Advanced Canada workers benefit – Advanced payments of the Canada workers benefit are now issued automatically under the new Advanced Canada workers benefit to those who received the benefit in the previous tax year. As a result, Form RC201, Canada Workers Benefit Advance Payment Application, was discontinued last year.
Deduction for tools (tradespersons and apprentice mechanics) – Starting in 2023, the maximum employment deduction for tradespersons’ eligible tools has increased from $500 to $1,000. As a result, the threshold for expenses eligible for the apprentice mechanics tools deduction has also changed.
Federal, provincial, and territorial COVID-19 benefit repayments – Federal, provincial, and territorial COVID-19 benefit repayments made in 2023, can be claimed as a deduction on line 23200 of your 2023 return.
First Home Saving Account (FHSA) – The FHSA is a new registered plan to help qualified individuals to save to buy or build a qualifying home. Starting April 1, 2023, contributions to an FHSA are generally deductible and qualifying withdrawals made from an FHSA to buy or build a qualifying home are tax-free. Notices of assessment will also include a table similar to the RRSP table for the FHSA balances where applicable.
Multigenerational home renovation tax credit (MHRTC) – The MHRTC is a new refundable tax credit that allows an eligible individual to claim certain renovation costs to create a secondary unit within an eligible dwelling so that a qualifying individual (a senior or an adult who is eligible for the disability tax credit) can reside with their qualifying relation. If eligible, you can claim up to $50,000 in qualifying expenditures for each qualifying renovation completed, up to a maximum credit of $7,500 for each claim you are eligible to make.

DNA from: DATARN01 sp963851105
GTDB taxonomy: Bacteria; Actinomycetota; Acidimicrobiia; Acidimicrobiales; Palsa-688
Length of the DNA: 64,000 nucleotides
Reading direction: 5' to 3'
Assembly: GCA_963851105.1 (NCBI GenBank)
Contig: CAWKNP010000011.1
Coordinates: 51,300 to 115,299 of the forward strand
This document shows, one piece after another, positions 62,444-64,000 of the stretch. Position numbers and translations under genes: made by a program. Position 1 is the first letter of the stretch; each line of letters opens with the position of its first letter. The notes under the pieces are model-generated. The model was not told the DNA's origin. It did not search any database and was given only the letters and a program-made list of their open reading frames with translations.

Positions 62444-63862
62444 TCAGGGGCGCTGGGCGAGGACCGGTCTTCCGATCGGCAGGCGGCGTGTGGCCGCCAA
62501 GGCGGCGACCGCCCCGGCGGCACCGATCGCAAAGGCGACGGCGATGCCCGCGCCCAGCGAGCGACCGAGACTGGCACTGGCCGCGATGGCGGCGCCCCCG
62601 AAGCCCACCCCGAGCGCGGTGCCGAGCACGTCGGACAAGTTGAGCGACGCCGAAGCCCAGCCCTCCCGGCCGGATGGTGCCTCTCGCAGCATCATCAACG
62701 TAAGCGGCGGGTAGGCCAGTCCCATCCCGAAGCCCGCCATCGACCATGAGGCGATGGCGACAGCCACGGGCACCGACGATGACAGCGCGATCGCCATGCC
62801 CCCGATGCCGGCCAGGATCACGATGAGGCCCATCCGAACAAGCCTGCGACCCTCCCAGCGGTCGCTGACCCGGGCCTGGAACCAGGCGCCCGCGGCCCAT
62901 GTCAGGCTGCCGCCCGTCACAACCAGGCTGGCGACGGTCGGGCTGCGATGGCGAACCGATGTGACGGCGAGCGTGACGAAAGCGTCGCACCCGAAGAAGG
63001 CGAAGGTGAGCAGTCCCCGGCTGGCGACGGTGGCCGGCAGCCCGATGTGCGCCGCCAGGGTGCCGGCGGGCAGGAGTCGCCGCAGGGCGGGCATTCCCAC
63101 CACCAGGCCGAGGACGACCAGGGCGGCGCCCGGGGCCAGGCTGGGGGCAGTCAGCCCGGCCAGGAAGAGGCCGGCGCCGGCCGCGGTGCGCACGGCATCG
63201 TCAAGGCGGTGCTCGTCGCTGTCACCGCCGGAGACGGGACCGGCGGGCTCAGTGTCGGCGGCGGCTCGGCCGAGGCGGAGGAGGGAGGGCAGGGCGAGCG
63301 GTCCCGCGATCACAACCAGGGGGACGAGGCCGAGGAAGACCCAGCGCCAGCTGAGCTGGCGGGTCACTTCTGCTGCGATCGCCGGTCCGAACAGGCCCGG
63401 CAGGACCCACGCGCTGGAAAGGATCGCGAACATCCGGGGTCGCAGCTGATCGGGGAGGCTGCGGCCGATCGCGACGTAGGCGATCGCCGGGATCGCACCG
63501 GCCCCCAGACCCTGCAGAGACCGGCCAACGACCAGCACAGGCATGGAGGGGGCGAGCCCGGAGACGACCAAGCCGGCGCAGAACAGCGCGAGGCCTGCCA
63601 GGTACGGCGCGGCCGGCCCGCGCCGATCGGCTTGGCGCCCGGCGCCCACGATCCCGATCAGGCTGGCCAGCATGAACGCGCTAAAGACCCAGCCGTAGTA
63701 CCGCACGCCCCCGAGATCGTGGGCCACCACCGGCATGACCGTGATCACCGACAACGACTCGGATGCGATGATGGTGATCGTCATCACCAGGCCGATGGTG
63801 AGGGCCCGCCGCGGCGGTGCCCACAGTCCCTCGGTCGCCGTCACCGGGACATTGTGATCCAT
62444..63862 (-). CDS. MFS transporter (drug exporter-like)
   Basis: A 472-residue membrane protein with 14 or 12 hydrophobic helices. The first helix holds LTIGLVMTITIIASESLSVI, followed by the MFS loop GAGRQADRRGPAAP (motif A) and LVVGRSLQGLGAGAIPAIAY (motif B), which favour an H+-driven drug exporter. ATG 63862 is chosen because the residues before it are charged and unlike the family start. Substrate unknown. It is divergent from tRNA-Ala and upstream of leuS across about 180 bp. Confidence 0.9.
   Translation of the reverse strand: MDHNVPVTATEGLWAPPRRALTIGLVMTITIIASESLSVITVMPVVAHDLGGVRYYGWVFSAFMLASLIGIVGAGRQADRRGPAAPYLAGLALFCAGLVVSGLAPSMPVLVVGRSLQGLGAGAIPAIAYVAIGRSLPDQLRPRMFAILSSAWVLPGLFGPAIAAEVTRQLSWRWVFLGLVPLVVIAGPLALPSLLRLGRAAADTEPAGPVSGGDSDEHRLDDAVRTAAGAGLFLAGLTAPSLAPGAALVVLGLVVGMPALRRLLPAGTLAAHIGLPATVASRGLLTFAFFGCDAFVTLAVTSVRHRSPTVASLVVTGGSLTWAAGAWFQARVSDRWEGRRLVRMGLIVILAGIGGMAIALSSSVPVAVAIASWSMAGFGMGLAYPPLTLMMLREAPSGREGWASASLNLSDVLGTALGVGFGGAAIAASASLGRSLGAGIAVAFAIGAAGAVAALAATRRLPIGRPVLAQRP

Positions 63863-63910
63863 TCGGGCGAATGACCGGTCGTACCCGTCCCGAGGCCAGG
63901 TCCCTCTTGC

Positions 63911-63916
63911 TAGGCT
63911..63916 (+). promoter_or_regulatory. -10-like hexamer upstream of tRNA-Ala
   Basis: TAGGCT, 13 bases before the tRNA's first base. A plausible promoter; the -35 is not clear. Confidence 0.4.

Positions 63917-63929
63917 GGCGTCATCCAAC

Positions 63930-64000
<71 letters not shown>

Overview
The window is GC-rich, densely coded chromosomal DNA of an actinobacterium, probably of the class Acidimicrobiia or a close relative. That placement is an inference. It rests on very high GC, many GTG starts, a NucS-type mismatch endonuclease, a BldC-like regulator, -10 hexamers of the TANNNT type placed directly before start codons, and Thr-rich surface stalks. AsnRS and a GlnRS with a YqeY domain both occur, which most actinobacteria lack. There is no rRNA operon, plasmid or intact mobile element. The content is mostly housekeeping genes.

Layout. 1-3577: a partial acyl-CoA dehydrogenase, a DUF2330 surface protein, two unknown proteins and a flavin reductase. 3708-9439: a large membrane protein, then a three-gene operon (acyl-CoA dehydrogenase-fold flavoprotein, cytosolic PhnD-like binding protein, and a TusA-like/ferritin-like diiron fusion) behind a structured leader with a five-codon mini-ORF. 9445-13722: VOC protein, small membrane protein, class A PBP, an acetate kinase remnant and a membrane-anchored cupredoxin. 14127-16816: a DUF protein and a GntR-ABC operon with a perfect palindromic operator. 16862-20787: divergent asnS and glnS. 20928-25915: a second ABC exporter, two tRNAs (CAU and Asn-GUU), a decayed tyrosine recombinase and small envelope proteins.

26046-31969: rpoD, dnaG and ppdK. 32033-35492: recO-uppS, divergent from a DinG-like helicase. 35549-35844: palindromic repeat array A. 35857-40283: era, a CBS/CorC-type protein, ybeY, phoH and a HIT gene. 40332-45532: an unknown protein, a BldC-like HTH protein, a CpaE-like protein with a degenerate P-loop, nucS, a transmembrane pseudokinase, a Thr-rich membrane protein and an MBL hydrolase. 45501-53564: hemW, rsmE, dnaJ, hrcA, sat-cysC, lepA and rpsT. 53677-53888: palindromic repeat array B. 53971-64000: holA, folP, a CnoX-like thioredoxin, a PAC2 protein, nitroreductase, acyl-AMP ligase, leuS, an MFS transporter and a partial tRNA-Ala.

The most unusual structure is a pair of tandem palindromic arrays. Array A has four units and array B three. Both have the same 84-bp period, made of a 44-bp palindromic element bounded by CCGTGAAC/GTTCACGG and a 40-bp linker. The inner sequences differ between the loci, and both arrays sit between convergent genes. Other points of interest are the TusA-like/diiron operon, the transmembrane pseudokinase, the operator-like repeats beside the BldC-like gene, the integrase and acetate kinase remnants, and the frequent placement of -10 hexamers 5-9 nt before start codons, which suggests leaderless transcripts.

Home office expenses for employees – The temporary flat rate method used to claim a deduction for home office expenses does not apply to 2023. Therefore, eligible employees looking to claim a deduction for home office expenses for 2023 will be required to use the detailed method and get a completed Form T2200, Declaration of Conditions of Employment, signed by their employer.
Residential Property Flipping Rule – Starting January 1, 2023, any gain from the disposition of a housing unit (including a rental property) located in Canada, or a right to acquire a housing unit located in Canada, that you owned or held for less than 365 consecutive days before its disposition is deemed to be business income and not a capital gain, unless the property was already considered inventory of the taxpayer or the disposition occurred due to, or in anticipation of, certain life events.
Return of fuel charge proceeds to farmers tax credit – The Return of fuel charge proceeds to farmers tax credit is now available to self-employed farmers, or to individuals who are members of a partnership operating a farming business with one or more permanent establishments in Alberta, Manitoba, New Brunswick, Newfoundland and Labrador, Nova Scotia, Ontario, Prince Edward Island, or Saskatchewan.
Are you a podcast person?
You can check out our new podcast: Taxology. We simplify the world of taxes, since it can be confusing!
We’ll help you understand Canadian taxes, including how to prepare for tax season, explain different savings accounts to help kick-start your savings, and introduce you to the platform economy.
Learn more about the Canadian tax system